London IA Mini 4: Max Gadney - "The glass-bottomed boat"

 by Martin Belam, 27 November 2009

Early in November we held the fourth London IA Mini conference evening. Zebra People sponsored the night, which was hosted by EMC Conchango. In the first part of my round-up of the evening, I had some notes and a video clip of Max Gadney's opening talk.

London IA title slide

BBC History archive - 'What is the way in?'

Max was talking about how information design needs to be really useful for the audience, and not just about 'designing for ourselves'. As a commissioner with BBC Vision, one of Max's projects is about opening up the BBC's archive of material about history. In this video clip Max talks about his quest to find 'the way in' to that material for users. Just putting up 'a bunch of stuff about history' will not, he says, be enough.

'Blogging' and 'doing'

As one of his sidelines, Max does a lot of infographic design about the technology used in the Second World War. He said that he started this when he was bored on a long flight, and was thinking to himself: 'If I was in a plane that was being shot at, which type of plane would I most rather be in?'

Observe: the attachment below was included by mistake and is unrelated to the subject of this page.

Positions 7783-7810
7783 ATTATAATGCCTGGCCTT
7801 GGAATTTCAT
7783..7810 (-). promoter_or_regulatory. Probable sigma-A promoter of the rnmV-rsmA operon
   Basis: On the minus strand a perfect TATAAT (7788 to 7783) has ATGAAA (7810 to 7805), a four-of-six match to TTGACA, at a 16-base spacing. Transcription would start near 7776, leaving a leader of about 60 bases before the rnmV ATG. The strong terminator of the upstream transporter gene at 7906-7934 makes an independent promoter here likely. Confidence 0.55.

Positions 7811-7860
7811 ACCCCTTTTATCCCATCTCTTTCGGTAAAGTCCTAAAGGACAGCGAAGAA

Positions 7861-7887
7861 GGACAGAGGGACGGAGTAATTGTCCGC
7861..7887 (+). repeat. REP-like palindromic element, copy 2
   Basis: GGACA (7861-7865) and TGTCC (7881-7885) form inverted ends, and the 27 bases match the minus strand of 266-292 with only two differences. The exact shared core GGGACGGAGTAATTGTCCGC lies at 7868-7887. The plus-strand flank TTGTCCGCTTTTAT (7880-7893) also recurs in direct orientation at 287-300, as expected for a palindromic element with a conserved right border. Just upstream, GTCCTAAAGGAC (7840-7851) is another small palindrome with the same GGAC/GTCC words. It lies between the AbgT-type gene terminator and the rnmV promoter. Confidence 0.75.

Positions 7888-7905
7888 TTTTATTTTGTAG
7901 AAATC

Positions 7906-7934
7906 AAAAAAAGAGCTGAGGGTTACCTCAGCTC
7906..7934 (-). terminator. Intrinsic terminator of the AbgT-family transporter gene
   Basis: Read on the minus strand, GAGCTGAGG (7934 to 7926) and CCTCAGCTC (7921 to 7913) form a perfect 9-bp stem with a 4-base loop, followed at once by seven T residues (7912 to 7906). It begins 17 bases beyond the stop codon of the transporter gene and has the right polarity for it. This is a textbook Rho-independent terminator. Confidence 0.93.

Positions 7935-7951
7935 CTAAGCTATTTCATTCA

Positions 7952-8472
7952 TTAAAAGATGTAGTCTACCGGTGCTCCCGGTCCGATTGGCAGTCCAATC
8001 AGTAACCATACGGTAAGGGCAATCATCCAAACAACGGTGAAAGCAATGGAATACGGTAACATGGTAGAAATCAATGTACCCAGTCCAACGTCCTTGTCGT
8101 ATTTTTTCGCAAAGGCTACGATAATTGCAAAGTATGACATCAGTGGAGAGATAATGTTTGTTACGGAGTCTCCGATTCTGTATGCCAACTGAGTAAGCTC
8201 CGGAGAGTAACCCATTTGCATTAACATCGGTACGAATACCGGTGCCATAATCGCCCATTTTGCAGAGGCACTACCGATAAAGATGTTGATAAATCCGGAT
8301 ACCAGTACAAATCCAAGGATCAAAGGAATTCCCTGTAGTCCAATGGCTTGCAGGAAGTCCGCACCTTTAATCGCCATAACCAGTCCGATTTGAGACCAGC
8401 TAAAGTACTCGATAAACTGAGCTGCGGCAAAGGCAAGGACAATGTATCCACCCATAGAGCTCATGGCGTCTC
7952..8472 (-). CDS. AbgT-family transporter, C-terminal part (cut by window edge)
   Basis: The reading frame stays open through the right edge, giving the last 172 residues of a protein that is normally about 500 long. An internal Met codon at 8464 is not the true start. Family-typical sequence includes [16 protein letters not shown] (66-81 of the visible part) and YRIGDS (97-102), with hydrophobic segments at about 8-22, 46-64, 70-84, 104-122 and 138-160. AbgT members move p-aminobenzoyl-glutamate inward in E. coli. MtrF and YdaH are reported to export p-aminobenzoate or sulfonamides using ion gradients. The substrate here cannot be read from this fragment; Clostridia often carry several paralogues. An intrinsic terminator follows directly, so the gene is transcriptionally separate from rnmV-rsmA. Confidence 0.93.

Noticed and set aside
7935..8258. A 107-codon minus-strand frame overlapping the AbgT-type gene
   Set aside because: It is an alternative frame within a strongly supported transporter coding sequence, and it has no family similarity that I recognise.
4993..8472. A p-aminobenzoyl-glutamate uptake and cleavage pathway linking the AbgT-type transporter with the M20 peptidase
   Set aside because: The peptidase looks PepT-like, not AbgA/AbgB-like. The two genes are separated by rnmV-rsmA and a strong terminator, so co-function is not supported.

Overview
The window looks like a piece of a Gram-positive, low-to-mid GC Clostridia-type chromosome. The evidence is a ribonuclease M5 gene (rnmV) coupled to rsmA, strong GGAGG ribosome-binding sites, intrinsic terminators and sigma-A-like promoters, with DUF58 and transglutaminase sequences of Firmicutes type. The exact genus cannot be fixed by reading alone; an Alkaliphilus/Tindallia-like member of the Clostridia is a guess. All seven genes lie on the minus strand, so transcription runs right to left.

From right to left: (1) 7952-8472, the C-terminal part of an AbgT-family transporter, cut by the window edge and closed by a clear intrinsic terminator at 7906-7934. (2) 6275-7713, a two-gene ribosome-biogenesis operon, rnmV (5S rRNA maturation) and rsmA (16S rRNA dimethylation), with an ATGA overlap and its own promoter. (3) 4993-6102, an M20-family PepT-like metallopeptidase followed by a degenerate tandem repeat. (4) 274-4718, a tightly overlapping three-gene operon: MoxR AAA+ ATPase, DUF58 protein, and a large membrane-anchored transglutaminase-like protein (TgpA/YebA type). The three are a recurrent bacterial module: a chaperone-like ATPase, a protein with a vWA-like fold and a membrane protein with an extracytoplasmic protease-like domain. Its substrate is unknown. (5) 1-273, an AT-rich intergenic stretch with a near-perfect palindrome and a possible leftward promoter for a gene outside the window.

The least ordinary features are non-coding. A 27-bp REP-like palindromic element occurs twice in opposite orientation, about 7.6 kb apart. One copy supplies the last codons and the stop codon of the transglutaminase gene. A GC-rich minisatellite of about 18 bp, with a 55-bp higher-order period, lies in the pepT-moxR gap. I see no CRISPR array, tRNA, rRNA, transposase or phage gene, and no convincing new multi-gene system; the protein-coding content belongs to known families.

In the Q&A session I asked Max whether he found that knowing he was going to blog about a finished design impacted upon his production process. I was thinking particularly about Robin Hamman's ideas on turning processes into content. Max said that considering what he was going to blog hadn't changed the way that he worked, but that he was in the future planning an uber-blogpost about a graphic which included every single stage and sketch along the way. His argument is that if you are interested in the niche that he is blogging about, then you have to be really interested in it to be interested at all.


I'll be returning to my notes from the London IA mini night in due course, but next week I have plans for a series of blog posts about the history of Africa in the World Cup.

1 Comment

I love infographics! They seem to becoming more popular (maybe it's internet culture.)? Anyways it's good to put a face behind the graph, thanks for the interview!

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